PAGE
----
Kevin Jerome Everson
Kevin Jerome Everson ©Sandy Williams III
Rhinoceros, 6.5 min, 2012
Rhinoceros is an imagined staging of the last speech of the first Duke of Florence, Alessandro de’ Medici (1510–1537), also known as the first Black European head of state due to his mixed Italian and African ancestry. For de’ Medici’s speech, Rhinoceros uses one of the last communiqués of Mummar al-Gaddafi, then recently deposed as head of the Libyan state by the Arab Spring. Once staunchly anti-imperialist, Gaddafi’s last years were marked by new political and economic relations with Western nations, notably the 2008 “friendship treaty” orchestrated with then Prime Minister Silvio Berlusconi. By having de’ Medici speak the words of one of the most polarizing African leaders of the last forty years, Rhinoceros merges the politics of early modern Italy with the country’s colonial legacies in north and east Africa. – Shelleen Greene
Second and Lee, 3 min, 2008
Second and Lee is a cautionary tale about when not to run. It uses archival reportage and voiceover recollection to trace through repetitive corridors of presumption, justice, and judgment.
Stoplight Liberty , 2 min, 2013
Stoplight Liberty focuses on a single intersection in Columbus, Mississippi.
Stone, 6.5 min, 2013
Kevin Jerome Everson’s single-take film of a street hustler’s sleight-of-hand game takes its place in a rowdy crowd of onlookers. The camera stays focused on the man’s fleet fingers while the audio is glued to his gift of gab: “Keep your eyes on that little red dot if you want to win cold cash money on the spot.” Every bit the performer, the hustler makes us wonder whether the film itself might be a kind of shell game (with the seemingly raw immediacy of the shot concealing its artistic intentionality). – Max Goldberg
Grand Finale, 5 min, 2015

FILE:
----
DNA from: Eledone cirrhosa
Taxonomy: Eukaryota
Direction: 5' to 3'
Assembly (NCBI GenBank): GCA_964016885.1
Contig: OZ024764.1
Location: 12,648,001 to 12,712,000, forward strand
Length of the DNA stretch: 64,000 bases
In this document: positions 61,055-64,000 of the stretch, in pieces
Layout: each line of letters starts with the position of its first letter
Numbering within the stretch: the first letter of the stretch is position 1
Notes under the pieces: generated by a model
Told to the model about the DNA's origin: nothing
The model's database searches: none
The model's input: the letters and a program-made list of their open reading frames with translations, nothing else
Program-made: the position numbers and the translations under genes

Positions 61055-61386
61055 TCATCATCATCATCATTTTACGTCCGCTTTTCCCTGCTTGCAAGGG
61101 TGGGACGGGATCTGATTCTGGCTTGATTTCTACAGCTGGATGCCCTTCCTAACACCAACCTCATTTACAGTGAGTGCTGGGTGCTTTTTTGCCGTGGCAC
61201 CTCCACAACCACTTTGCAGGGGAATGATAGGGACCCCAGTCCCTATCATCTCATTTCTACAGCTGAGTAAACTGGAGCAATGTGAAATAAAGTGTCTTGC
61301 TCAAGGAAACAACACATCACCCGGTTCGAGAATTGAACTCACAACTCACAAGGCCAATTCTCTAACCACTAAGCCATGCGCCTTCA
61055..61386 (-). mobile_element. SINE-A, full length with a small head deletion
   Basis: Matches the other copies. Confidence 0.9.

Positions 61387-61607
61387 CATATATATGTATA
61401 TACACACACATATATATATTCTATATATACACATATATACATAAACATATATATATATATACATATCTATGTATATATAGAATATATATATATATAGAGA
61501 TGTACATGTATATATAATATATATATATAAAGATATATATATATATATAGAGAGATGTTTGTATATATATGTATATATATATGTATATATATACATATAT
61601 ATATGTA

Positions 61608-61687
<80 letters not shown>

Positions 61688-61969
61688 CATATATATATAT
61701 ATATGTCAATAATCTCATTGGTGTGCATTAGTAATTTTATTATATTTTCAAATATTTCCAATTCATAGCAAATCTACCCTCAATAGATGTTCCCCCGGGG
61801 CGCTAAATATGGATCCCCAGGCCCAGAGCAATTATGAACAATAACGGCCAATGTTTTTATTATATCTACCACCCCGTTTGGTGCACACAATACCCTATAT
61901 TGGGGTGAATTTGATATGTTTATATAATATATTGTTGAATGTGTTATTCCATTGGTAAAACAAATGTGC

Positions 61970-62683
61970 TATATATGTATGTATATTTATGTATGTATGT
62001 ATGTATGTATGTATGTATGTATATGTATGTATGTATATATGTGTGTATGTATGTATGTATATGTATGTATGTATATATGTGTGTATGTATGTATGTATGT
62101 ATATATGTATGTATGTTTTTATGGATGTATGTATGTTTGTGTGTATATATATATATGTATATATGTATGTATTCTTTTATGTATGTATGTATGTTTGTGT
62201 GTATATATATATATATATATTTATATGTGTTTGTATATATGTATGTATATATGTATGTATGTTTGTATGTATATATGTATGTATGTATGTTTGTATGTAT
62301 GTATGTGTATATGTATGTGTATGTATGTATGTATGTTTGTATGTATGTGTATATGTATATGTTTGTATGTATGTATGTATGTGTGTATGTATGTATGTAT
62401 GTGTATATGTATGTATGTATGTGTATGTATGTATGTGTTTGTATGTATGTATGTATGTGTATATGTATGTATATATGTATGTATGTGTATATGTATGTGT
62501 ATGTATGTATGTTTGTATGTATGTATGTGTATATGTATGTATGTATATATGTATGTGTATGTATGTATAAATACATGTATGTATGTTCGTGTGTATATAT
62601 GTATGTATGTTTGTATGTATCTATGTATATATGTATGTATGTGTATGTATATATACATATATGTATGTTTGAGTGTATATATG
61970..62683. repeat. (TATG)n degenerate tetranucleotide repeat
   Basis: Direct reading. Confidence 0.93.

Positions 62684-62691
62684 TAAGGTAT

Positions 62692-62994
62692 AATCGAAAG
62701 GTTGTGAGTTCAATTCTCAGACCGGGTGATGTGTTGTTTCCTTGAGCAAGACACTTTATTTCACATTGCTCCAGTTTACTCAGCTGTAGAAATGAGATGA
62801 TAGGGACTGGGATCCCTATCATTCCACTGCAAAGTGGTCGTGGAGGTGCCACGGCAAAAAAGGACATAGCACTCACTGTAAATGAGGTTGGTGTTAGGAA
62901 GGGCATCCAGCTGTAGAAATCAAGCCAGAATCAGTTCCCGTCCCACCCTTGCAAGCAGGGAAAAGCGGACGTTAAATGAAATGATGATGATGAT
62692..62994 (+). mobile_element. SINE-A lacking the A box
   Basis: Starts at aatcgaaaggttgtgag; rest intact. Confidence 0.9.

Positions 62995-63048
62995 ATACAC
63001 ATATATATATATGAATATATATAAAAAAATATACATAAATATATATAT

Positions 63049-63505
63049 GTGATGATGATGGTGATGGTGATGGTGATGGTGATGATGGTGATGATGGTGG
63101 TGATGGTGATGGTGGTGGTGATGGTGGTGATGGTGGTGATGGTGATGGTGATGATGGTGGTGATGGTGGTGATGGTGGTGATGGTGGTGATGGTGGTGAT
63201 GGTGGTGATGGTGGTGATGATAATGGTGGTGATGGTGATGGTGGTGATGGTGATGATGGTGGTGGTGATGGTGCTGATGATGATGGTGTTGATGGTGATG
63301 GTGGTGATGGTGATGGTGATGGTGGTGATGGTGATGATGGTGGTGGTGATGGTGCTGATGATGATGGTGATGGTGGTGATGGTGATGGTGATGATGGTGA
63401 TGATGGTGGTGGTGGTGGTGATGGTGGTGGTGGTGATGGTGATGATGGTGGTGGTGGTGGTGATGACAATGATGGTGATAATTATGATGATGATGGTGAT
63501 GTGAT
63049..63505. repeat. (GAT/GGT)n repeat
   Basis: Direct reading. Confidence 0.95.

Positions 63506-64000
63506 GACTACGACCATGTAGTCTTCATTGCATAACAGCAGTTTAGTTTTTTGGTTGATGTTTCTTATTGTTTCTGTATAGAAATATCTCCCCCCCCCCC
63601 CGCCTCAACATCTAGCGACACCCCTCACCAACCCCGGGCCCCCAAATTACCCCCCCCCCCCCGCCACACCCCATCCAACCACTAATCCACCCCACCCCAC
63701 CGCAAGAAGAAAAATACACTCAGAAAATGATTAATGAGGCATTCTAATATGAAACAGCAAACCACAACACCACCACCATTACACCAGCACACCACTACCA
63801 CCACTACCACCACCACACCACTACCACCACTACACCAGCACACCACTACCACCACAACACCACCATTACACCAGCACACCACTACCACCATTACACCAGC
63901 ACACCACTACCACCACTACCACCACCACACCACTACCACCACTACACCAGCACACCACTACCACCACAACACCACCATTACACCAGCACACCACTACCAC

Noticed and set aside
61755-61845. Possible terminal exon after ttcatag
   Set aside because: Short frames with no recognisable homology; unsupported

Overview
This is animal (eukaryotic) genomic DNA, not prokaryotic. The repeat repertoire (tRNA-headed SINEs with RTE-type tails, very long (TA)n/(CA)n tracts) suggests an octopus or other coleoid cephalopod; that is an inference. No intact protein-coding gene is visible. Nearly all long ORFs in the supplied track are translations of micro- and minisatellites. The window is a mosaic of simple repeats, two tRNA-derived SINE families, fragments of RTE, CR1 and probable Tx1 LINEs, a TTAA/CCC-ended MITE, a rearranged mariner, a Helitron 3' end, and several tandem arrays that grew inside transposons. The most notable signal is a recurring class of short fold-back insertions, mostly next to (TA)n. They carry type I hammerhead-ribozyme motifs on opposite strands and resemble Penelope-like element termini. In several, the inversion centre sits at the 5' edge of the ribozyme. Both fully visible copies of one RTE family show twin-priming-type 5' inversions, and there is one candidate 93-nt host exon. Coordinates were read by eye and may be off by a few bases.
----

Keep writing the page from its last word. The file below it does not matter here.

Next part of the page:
Grand Finale was shot in Windsor, Ontario during a residency at Media City Film Festival in 2014. Founded by Walter Perry, Emancipation Day was celebrated in Windsor every August 1 from 1932–1967 to mark the anniversary of British Parliment’s abolishment of slavery in 1834. Also known as The Greatest Freedom Show on Earth, the festival was large enough at one time to double the city’s population, drawing civil rights leaders such as Benjamin Mays, Martin Luther King, Mary Bethune, and Fred Shuttlesworth, along with musicians including Duke Ellington, The Supremes, and Stevie Wonder. As Emancipation Day became increasingly associated with the Freedom Movement across the border, the Windsor Police Department and city council began to push against the event, eventually culminating in its cancellation in reaction to the Detroit rebellion in 1967. The annual Detroit River Fireworks is one vestige of this important annual gathering, which continues to take place above the mile-wide river between the United States and Canada. Here KJE captures its grand finale.
Kevin Jerome Everson, arguably one of the most prolific, and important experimental filmmakers currently working, is an artist who thinks through the particular problems of cinema by making it. His tireless output exemplifies American painter and film critic Manny Farber’s description of “termite art” as having “no sign that the artist has any other object in mind other than eating away the immediate boundaries of his art, and turning these boundaries into conditions of the next achievement.” Everson’s films, light and deeply affective, are never not alive: each new film surprises. His themes, though clearly identifiable, are never forced; they emerge organically through the course of his work. Everson’s oeuvre is one of the most significant records of contemporary African American life. – MOCA
Films, stills and photographs courtesy ©Madeleine Molyneaux, ©Kevin Jerome Everson; trilobite-arts DAC; Picture Palace Pictures.